The Meteorology Of Skating

Brass weathervane depicting Andrée and Pierre Brunet at the Cambridge Skating Club clubhouse in Massachusetts. Designed by Elinor M. Goodridge. 

If you've ever talked to a skater who competed during the first half of the twentieth century, chances are you've heard the tales of competitions held in blizzards or the pouring rain; of 'hothouse' skaters who traced figures in bone-numbing minus zero temperatures. To those who haven't had the misfortune of competing under such conditions, these tales almost remind one of that parent or grandparent who "walked to school every day in a snowstorm... uphill both ways." In today's world of cushy indoor rinks, we tend to forget just how bad skaters of yesteryear sometimes had it... and how much of a factor the weather has played in the early development of figure skating as we know it. An interesting footnote in skating history that relates to this is how skating clubs in the nineteenth century took to studying meteorology.

Graham Hutchinson's "A Treatise On The Causes And Principles Of Meteorological Phenomena", published in 1835, noted that study of weather patterns and ice conditions for skating on the Clyde at Glasgow, Scotland were recorded as far back as Christmas of 1813. Eugene Beauharnais 'E.B.' Cook was perhaps best known for his prowess as a chess player, but he was also an avid skater, collector of historical skating literature and the New York Skating Club's first meteorologist. If he ascertained that there was 'good ice', a red ball would be placed atop a bell tower on Vista Rock signalling to skaters that it was safe to skate in Central Park. M.L. Gorby recalled, "'The Ball Is Up' was the cry all over Brooklyn whenever there was skating... As a youngster, I will remember the boys borrowing their father's or uncle's telescopes so that might go out in the middle of Vanderbilt Avenue from which, miles away, the big red 'ball' could be seen - if they were lucky."

A lengthy report by E.B. Cook published April 1, 1864 entitled (unoriginally) "Report of the Meteorologist of the New York Skating Club" noted his understanding of weather patterns to study and record frosts, ice conditions and trend. Through his research, he concluded, "Were all the scientific aids brought into requisition for our ponds, the number of skating days could be considerably extended." He suggested to the Club's President that "full hygrometric, barometric and other meteorological observations" be obtained from the New York observer of the Smithsonian Institute for study. He also suggested that a screen be purchased to shade the ice from the sun.

In London, England, a member of The Skating Club named P. Bicknell took a special interest in 'the meteorology of skating'. A fellow of the Royal Meteorological Society, Bicknell provided quarterly reports to the society's journal noting how many 'skating days' members of the club were able to enjoy each winter and analyzed the results. In 1886, Bicknell's research noted, "The only Club record of skating in November is two days (23rd and 24th) in 1858, but there was skating in Bushey Park on November 16th, 1879... On a pond (Captain Edwards') at Pinner there was almost continuous skating for three months, and at Rickmansworth for about seventy days; but at both places the ice was most carefully nursed - the snow kept swept, and skating was stopped in the middle of the day when desirable." That same year, a Mr. W.P. Warner of the Welsh Harp Fishery at Hendon noted that ice conditions only permitted two three day periods of 'good ice' for skating in January and February, but that in March skaters enjoyed 'good ice' until almost the end of the month!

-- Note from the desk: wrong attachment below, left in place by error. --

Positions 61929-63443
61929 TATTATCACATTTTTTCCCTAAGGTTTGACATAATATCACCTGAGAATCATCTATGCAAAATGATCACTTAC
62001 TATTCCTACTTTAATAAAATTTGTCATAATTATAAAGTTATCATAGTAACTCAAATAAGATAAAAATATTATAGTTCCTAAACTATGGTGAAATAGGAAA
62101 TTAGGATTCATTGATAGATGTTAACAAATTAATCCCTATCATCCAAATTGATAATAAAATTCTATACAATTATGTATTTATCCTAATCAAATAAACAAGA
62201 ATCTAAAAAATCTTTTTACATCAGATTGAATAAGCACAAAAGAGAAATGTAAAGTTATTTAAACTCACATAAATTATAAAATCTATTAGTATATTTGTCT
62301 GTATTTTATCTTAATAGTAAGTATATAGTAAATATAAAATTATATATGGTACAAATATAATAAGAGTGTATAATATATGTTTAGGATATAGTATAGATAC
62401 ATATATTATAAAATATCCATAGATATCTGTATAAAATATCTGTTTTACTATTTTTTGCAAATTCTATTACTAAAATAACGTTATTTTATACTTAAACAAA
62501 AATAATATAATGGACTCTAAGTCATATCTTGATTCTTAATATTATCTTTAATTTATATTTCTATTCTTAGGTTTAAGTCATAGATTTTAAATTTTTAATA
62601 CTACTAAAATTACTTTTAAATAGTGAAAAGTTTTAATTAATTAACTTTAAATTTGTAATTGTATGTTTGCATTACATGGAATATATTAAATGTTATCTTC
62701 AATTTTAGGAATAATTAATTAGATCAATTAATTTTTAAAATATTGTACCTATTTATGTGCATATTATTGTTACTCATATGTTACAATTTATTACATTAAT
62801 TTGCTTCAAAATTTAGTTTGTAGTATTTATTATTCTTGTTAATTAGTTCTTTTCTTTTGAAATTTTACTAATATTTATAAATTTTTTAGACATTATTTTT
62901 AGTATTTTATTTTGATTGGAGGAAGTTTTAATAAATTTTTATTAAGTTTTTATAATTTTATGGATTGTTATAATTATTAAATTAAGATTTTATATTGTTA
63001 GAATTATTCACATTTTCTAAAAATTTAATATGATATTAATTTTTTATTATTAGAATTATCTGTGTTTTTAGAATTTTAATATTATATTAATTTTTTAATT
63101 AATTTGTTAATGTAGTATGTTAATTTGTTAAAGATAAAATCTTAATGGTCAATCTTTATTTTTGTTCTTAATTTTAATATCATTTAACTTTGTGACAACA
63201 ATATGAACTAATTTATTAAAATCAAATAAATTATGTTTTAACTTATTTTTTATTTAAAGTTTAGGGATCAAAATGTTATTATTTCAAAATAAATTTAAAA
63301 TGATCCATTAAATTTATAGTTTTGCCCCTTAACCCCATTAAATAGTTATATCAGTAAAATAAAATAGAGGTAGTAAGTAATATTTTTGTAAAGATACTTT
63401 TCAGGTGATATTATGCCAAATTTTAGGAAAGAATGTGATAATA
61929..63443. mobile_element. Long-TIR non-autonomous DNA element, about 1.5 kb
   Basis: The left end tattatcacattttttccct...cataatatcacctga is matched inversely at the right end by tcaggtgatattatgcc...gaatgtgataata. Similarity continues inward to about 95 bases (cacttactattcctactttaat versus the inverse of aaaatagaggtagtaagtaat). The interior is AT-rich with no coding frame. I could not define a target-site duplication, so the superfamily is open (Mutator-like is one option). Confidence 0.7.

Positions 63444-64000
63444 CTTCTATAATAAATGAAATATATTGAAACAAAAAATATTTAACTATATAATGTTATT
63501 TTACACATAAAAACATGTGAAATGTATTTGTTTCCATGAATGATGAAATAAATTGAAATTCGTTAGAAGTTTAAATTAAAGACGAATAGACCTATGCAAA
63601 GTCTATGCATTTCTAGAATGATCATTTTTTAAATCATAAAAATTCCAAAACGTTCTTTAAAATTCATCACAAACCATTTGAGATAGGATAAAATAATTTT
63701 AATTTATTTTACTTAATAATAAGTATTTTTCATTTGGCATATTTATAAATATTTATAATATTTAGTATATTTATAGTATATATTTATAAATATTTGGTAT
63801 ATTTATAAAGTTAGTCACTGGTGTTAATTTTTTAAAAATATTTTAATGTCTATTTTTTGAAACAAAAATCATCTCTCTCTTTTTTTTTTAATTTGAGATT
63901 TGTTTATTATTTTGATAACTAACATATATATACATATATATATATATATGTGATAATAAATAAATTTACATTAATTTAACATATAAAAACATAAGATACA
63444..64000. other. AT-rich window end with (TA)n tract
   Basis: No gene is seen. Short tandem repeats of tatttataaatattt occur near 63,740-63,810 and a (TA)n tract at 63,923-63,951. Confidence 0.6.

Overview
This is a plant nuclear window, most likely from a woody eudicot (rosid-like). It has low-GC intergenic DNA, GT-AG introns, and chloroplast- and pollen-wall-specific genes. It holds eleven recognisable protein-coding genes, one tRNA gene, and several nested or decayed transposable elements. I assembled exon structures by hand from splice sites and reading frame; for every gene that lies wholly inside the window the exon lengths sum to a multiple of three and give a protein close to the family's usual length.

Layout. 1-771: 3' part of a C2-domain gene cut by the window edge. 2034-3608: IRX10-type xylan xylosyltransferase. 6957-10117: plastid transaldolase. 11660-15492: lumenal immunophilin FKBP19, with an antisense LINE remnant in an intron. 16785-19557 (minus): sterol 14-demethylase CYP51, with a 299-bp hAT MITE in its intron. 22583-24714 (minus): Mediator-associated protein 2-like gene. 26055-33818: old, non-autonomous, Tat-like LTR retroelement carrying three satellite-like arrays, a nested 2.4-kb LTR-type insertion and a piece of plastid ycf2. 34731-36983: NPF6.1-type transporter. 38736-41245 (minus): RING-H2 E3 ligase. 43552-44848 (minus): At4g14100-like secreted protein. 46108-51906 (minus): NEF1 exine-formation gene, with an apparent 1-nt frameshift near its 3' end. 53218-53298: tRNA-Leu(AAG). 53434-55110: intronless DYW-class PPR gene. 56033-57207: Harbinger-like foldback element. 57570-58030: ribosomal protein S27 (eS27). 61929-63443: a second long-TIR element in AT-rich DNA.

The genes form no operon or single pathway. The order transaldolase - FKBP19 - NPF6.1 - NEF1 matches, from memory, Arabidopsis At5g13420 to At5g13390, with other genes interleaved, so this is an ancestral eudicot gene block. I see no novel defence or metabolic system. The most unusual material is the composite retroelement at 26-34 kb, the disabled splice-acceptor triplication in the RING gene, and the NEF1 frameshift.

Long before the days of weather apps, social media and the evening news, the research and advice being offered by these skating meteorologists sadly sometimes went ignored or unheeded. A prime example of this was the Regent's Park Skating Tragedy on January 15, 1867. Evidence from "The Gardeners' Chronicle" in 1841 - over twenty years before the tragedy - and reports published in the Royal Meteorological Society the year prior to the event prove that this skating hotspot was very much on the radar of weather researchers and that ice depths and temperatures were regularly monitored and researched. Had the skaters that day heeded warnings by meteorologists, many lives undoubtedly would have been spared.

If you stop and consider just how many people perished by skating on unsafe ice during the nineteenth century in particular, the importance of studying weather and ensuring ice thickness were absolutely paramount to keeping figure skaters and the sport/art itself alive.

Skate Guard is a blog dedicated to preserving the rich, colourful and fascinating history of figure skating. Over ten years, the blog has featured over a thousand free articles covering all aspects of the sport's history, as well as four compelling in-depth features. To read the latest articles, follow the blog on FacebookTwitterPinterest and YouTube. If you enjoy Skate Guard, please show your support for this archive by ordering a copy of the figure skating reference books "The Almanac of Canadian Figure Skating", "Technical Merit: A History of Figure Skating Jumps" and "A Bibliography of Figure Skating":